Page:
Congratulations to GSS doctoral alumni Tanzilya Oren, GSS ‘22, who was recently offered a postdoctoral research position at Weill Cornell Medicine’s Human Rights Impact Lab!
Dr. Oren will work on research with displaced populations in New York with an interdisciplinary team, composed of scholars from Weill Cornell Medicine, Cornell Law, and Cornell Tech.
We sat down with Oren to discuss her research, her Ph.D. experience, and her excitement for the road ahead.
How did it feel when you found out you’d be working at Cornell in this postdoc position?
This is an interesting position because it’s interdisciplinary. I work with migrants, and my research is with asylum-seeking migrants in New York City. The field itself is very interdisciplinary. It’s not that social work has any prerogative over the field, because migration is a very complex issue. The legal side of a migration is a very complicated issue, and there is a medical side to it. There is a case management side, and at the same time, the politics and policies are critical, because the United States immigration policy does not treat forced migrants well. So there’s a lot to do around migration, and it has been my main research interest.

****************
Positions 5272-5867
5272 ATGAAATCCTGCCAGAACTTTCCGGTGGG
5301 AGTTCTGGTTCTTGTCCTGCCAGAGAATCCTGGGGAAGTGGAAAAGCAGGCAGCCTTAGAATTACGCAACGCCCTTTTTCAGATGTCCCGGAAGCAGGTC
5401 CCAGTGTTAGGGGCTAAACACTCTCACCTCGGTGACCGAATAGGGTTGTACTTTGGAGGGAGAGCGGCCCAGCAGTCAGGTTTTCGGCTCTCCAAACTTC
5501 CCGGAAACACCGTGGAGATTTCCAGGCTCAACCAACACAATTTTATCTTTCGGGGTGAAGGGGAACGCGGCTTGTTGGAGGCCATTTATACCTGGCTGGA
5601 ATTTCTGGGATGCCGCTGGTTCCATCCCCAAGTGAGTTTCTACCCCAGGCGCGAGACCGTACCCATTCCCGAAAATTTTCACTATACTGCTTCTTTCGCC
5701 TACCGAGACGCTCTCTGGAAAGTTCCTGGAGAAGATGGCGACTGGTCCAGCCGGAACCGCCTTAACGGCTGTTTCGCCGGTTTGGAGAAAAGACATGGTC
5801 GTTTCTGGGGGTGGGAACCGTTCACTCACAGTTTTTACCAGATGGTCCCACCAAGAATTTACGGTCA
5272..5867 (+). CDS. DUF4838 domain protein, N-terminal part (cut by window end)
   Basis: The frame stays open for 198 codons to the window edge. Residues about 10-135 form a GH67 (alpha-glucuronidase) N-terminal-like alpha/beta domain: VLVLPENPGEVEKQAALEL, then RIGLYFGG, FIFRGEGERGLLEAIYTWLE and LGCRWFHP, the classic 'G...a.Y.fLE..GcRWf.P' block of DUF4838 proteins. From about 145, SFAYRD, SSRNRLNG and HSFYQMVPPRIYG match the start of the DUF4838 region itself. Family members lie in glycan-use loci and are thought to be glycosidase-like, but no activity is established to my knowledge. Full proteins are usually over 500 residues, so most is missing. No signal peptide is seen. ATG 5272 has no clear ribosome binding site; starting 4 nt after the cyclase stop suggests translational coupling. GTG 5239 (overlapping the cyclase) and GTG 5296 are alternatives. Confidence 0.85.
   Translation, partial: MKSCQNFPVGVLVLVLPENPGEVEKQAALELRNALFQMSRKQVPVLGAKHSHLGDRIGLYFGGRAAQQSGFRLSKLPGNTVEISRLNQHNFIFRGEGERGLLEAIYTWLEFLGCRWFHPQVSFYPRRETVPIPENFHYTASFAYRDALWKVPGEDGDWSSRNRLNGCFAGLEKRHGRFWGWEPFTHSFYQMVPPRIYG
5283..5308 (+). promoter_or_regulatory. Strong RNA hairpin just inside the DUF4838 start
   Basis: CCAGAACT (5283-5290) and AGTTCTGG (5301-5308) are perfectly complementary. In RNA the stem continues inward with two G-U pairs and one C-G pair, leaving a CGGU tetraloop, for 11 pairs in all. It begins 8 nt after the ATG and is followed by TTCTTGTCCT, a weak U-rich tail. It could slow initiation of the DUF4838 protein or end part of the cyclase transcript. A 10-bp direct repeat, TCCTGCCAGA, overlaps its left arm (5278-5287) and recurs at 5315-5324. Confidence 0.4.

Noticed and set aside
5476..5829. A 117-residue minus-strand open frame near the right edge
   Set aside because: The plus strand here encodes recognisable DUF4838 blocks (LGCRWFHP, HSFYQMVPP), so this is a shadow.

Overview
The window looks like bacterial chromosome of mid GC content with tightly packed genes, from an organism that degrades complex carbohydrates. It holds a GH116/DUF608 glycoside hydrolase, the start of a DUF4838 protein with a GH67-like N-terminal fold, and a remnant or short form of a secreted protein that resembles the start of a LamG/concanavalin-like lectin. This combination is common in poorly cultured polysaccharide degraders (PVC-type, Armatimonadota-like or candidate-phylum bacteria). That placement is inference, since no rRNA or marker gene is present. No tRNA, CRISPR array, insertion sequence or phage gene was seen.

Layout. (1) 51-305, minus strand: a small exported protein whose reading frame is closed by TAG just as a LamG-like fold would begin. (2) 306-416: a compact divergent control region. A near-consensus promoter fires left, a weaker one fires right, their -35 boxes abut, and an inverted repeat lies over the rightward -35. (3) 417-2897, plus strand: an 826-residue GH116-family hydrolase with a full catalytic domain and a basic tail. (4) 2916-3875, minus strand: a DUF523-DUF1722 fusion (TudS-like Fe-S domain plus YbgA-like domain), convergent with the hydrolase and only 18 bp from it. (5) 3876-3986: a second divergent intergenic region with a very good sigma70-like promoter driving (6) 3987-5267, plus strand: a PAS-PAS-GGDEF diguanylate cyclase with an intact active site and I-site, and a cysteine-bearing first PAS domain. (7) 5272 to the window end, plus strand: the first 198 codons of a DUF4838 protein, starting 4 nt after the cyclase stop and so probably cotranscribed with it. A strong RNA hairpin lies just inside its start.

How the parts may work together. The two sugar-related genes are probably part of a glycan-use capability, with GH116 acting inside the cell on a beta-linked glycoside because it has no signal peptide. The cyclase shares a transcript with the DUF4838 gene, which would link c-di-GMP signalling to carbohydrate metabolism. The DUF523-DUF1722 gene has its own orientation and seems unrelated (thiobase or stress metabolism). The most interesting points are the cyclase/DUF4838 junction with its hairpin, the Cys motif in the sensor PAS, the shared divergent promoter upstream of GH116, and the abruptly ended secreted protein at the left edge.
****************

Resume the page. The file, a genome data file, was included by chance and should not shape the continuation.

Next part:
What was difficult for me as a social work practitioner and a researcher was to understand this complexity, and also that there’s no public funding to serve asylum seekers historically. On the news and on TV there is a lot of talk about the buses coming from Texas and Florida to the north. It’s just showing a huge gap, and there is no infrastructure for forced migrants.
I’m excited to work within various disciplines to find solutions through research and to bring evidence to the field, and to listen to migrants through participatory research. For example, there are many health issues including trauma among this population, but there is also an absence of legal infrastructure. Many asylum seekers have to go to court without the right to legal representation.